• Abaton - Spanish Journal on Architectural Representation

    Madrid | Dates: 03 Jan – 30 Oct, 2017
    This is a call for contributions to a journal on architectural representation titled Abaton, published by the Complutense University Editions.
  • Kaira Looro Competition for Sacred Architecture

    Tanaf | Dates: 20 Jan – 23 Apr, 2017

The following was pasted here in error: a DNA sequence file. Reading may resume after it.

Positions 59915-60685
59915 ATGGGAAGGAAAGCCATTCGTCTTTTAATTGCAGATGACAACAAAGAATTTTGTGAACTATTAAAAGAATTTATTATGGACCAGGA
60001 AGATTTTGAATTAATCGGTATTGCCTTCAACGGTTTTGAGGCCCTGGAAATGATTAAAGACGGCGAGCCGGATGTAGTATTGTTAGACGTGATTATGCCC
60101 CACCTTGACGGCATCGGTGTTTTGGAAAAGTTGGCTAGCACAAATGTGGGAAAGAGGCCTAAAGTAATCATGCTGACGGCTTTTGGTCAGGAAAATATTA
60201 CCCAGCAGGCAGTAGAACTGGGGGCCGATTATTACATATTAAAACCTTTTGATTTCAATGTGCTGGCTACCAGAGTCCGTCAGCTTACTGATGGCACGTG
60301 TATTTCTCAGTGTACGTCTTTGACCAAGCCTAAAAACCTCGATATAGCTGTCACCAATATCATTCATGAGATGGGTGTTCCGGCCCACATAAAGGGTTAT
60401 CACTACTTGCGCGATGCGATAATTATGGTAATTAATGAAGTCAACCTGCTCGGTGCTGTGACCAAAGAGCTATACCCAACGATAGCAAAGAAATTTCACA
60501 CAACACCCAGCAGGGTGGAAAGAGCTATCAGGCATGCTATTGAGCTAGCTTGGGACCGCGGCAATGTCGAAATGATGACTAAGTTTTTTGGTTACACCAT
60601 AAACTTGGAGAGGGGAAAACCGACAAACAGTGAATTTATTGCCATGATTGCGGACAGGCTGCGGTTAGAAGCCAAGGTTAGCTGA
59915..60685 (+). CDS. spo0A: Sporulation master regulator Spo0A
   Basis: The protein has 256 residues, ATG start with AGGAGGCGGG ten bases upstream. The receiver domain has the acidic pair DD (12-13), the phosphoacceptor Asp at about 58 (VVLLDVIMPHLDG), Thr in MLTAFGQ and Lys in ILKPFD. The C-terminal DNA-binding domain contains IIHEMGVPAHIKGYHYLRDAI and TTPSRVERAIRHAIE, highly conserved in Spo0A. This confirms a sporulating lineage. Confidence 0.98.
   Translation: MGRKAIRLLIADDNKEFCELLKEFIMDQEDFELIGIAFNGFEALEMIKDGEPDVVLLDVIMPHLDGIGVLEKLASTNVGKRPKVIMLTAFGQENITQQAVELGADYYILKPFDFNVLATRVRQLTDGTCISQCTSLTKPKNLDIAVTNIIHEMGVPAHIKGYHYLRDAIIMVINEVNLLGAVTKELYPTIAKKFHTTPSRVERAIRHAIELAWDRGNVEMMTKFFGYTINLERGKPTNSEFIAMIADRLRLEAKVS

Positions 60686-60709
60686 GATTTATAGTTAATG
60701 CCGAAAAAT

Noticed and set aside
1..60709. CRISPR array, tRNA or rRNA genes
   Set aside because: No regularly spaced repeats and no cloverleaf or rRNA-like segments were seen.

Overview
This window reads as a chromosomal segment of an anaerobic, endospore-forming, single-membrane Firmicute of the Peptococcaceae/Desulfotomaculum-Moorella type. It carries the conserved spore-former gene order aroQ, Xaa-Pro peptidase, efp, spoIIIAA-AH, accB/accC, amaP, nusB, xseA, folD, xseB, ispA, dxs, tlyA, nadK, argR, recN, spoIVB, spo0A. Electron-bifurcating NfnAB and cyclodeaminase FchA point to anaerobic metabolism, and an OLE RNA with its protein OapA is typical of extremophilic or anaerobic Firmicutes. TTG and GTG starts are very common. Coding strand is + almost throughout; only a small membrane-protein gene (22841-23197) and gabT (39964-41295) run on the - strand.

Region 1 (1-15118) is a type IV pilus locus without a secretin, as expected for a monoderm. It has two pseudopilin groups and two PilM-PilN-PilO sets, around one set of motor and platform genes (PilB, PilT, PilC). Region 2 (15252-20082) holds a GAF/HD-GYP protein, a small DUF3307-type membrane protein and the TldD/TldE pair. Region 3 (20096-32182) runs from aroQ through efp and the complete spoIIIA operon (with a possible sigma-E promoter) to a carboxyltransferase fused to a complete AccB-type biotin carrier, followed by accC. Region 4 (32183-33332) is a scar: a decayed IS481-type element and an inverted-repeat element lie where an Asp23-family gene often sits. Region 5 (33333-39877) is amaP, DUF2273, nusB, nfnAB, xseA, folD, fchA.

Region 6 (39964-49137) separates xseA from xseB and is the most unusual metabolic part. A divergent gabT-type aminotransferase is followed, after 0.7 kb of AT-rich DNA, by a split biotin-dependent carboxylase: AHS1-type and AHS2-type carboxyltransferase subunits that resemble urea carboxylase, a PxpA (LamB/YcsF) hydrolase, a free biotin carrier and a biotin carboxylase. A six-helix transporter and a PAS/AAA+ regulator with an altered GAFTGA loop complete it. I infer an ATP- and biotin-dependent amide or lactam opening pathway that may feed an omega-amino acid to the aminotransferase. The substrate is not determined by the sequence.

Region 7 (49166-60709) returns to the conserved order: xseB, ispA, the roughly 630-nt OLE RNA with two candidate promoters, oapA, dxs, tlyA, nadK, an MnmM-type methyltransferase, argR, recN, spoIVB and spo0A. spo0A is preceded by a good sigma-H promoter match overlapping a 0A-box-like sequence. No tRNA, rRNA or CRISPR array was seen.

A tribute to the sacredness in a remote place of the earth. A national symbol for the spirituality of Senegal. Introspection, spirituality and divinity. These are the elements around which the sacred architecture revolves. The light and the lightness of the materials join sacred and profane, creating an architecture that, through spaces and forms, try to invite humans to an introspective research. The competition is open to architects, designers, engineers and students. It’s possible to participate as a team or individually. COMPETITION THEME The challenge is to celebrate this cult philosophy by designing a sustainable and culturally-driven architecture, for a place with a lack of materials and with low technology. To design place of worship means creating a new landmark, but also giving substance to a culture of a community, being lightweight and graceful to understand its spirituality. This competition has to show and describe the theme thanks to an impressive design also being integrated and able to become a symbol for all the country. Carefully included into the landscape, it will represent the conjunction between earthly and divine. JURY The internationally jusy is composed by Kengo Kuma, Ko Nakamura (University of Tokyo), A. Ghirardelli (SBGA ), A. Muzzonigro (Stefano Boeri Architects), R. Bouman (Mohn + Bouman Architects) C. Chiarelli (Arcò), A. Ferrara (Juri Troy Architects), Pilar Diez Rodriguez, R. Kasik (X Architekten), S. D'Urso (University of Catania), I. Gomis (Tanaf Mayor), I. Lutri (InArch), W. Baricchi (CNAPPC).